Mr. Miles are proud to be an approved agent for the famous English furniture company. We have used the wonderfully hand crafted and resilient furniture since we opened. As a result of the number of enquiries we received we set up as an agent. We can source the full range of Lloyd Loom products in all their colours and configurations. Call in to see the furniture in action and to review the full catalogue.
Lloyd Loom is the name given to a woven fabric and furniture that was invented by Marshall Burns Lloyd nearly 100 years ago. It became immensely popular in the UK before the London factory was tragically destroyed in the war, spelling an end to large scale production.
Lloyd Loom weave is made from twisted paper and wire and the frames are traditionally made from steam-bent beech wood. The furniture is renowned for its longevity and durability. Inferior models imported from the Far East, still widely available, are made on flimsy rattan frames which have neither the strength nor the longevity of real Lloyd Loom.
Genuine Lloyd Loom is still made in England at our factory in Spalding where each piece is lovingly and uniquely made by hand.
The Factory in Spalding
Manufacturing of Lloyd Loom furniture was started in Spalding in 1985 by David Breese, a Lincolnshire furniture maker. He had been supplying a growing demand for reconditioned pre-war Lloyd Loom pieces and was beginning to experience difficulty in sourcing good examples of the most popular designs.
He researched the techniques involved in weaving the original paper and wire fabric and commissioned new looms based on originals from the Lancashire textile industry. He gradually trained his workers until he had a staff skilled in the unique trades required for the creation of Lloyd Loom furniture.
The colouring process has evolved through many manifestations – changing recently to recognise the growing demand for eco-friendly water based paints and finally last year with the introduction of kraft paper dyed before the weave stage, on some of our models, removing the necessity of paint spraying the end product.
The Invention of the Lloyd Loom Weave
Marshall Burns Lloyd
Marshall Burns Lloyd was born in 1858 in Minnesota to a Scottish emigrant father and although only receiving a rudimentary education before having to start gainful employment, quickly progressed to become a remarkably varied inventor and entrepreneur.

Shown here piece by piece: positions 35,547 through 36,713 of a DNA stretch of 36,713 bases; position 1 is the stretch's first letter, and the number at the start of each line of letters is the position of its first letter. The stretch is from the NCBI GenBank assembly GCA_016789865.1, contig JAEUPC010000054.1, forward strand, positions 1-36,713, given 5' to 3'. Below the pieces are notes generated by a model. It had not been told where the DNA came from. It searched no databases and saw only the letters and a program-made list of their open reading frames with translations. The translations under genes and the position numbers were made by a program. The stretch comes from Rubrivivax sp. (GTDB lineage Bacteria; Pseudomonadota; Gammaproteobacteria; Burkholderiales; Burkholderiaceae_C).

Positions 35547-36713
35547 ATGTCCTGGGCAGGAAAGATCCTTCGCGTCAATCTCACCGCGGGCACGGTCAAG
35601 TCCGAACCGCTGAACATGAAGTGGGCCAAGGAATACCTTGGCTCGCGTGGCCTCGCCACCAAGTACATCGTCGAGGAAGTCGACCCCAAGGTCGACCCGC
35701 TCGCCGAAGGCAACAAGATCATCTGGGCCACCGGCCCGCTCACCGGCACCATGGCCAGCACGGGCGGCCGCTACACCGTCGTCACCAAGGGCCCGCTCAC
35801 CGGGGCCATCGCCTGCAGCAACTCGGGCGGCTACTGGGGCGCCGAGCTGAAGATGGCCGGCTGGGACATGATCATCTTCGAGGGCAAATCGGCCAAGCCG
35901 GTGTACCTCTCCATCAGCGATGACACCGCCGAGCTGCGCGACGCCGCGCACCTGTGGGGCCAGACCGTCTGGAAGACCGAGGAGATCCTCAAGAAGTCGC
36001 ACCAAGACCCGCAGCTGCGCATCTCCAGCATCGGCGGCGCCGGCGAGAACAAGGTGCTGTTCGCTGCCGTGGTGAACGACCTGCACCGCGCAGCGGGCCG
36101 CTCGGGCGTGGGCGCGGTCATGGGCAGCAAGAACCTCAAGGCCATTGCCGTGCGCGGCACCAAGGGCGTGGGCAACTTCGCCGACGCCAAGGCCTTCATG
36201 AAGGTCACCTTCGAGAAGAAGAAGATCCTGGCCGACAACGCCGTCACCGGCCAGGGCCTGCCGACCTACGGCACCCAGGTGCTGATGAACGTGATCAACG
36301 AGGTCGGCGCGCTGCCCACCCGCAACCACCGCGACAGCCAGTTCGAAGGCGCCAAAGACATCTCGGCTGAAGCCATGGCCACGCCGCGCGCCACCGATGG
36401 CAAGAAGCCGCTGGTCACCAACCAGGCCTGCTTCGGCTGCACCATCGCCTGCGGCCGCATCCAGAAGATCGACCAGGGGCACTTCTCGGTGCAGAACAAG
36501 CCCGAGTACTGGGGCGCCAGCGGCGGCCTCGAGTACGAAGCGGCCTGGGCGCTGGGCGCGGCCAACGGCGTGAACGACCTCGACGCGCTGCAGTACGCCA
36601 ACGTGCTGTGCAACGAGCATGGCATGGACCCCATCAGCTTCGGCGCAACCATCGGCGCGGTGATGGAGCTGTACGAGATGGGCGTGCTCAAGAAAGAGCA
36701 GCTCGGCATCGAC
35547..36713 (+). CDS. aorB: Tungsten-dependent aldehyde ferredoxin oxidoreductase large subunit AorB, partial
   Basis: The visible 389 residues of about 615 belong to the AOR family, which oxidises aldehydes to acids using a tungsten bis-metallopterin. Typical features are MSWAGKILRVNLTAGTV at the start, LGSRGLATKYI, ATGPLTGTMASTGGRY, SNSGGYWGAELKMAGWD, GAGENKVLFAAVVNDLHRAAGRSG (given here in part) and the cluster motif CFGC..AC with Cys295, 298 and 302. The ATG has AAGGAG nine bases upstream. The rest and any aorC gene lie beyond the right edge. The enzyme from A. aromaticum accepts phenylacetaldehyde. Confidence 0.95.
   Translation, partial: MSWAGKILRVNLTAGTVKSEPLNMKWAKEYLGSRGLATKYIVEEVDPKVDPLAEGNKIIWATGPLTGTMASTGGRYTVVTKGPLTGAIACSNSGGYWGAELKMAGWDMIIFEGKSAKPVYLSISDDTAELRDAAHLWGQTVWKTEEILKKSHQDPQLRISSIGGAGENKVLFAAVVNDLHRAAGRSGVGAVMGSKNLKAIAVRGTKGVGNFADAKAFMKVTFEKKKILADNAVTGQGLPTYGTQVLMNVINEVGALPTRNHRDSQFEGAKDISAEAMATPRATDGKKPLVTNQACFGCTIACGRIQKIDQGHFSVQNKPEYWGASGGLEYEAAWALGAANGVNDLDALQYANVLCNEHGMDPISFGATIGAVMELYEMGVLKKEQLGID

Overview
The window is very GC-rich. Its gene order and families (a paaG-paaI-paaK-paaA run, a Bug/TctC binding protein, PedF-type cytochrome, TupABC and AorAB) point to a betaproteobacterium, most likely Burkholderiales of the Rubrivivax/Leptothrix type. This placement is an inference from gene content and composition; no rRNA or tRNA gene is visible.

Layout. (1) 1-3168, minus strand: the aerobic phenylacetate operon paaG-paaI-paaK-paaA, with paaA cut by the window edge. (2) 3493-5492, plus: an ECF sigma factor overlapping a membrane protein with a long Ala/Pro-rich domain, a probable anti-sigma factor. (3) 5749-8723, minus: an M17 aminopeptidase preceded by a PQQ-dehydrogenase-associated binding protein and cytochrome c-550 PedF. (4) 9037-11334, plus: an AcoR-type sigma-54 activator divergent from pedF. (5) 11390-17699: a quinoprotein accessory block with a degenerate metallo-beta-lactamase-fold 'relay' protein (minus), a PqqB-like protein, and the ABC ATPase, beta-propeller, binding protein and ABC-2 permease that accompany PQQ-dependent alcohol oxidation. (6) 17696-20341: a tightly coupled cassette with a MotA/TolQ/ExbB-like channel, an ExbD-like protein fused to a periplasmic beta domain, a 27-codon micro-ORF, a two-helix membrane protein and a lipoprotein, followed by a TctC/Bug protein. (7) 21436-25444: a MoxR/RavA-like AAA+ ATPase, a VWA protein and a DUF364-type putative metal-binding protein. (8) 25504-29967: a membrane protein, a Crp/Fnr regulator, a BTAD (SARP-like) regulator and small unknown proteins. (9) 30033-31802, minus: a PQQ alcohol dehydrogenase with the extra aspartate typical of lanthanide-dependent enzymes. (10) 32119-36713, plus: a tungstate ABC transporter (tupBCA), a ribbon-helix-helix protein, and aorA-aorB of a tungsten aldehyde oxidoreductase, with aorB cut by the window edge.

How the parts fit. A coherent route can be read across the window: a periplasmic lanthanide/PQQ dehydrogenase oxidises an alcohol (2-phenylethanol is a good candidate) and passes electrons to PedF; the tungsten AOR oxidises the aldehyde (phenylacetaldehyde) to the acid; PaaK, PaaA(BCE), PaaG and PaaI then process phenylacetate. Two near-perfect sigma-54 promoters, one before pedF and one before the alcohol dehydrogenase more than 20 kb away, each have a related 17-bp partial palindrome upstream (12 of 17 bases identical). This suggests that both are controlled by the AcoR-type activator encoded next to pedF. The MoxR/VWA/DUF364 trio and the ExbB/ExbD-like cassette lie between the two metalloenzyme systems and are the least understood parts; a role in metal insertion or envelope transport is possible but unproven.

As a teenager he invented and was successful with a new fishing spear, and then a woven clothes hamper or linen basket – in the process learning about the constraints and problems of hand-weaving which was to later have a major impact on his life. Next he started and built up first a soap and then a jewellery empire. Then followed many inventions including a revolutionary weighing machine for the grain industry, a wire weaving machine for mats and then another revolutionary product in the form of a woven wire bedspring. This was responsible for making his third fortune and by 1900 he was the rich and successful owner of the Lloyd Manufacturing Company.
The development of Lloyd Loom Furniture
Having invented the weave process, and realising the potential of the new material, Marshal soon began experimenting with furniture. In 1919 he advertised the patent of the manufacturing process for sale in Europe. A London salvage merchant, William Lusty applied for the UK patent and his son Frank was despatched to learn the secrets of the business. A successful deal was done for a reported more than a million dollars – although this seems unlikely – and Frank returned to set up a UK furniture operation in 1921.
Unfortunately the demand for Lloyd Loom furniture (in both the UK and the USA) remained small. People could not be convinced that this furniture was for indoors rather than outdoors and the factory was on the verge of collapse after 5 years of investment.
The breakthrough came when the London North Eastern Railways began using Lloyd Loom furniture in its hotels and finally demand took off – with the UK exceeding USA sales. It was used in Royal Yachts, Ocean Liners and the royal boxes at Henley, Wimbledon and Twickenham and soon in tea-rooms and hotels around the country. Every home wanted its Lloyd loom pieces.
It also became popular with the armed forces and a special pilots chair (wide enough for them in full kit) was produced for the RAF at the start of the second world war.
And then in 1940, disaster struck. The factory in Bow in East London was hit in a Luftwaffe raid and destroyed. Fortunately it was a Saturday and no-one was injured but it was the end of large scale Lloyd Loom furniture manufacture in the UK until it was resurrected in Spalding 40 years later.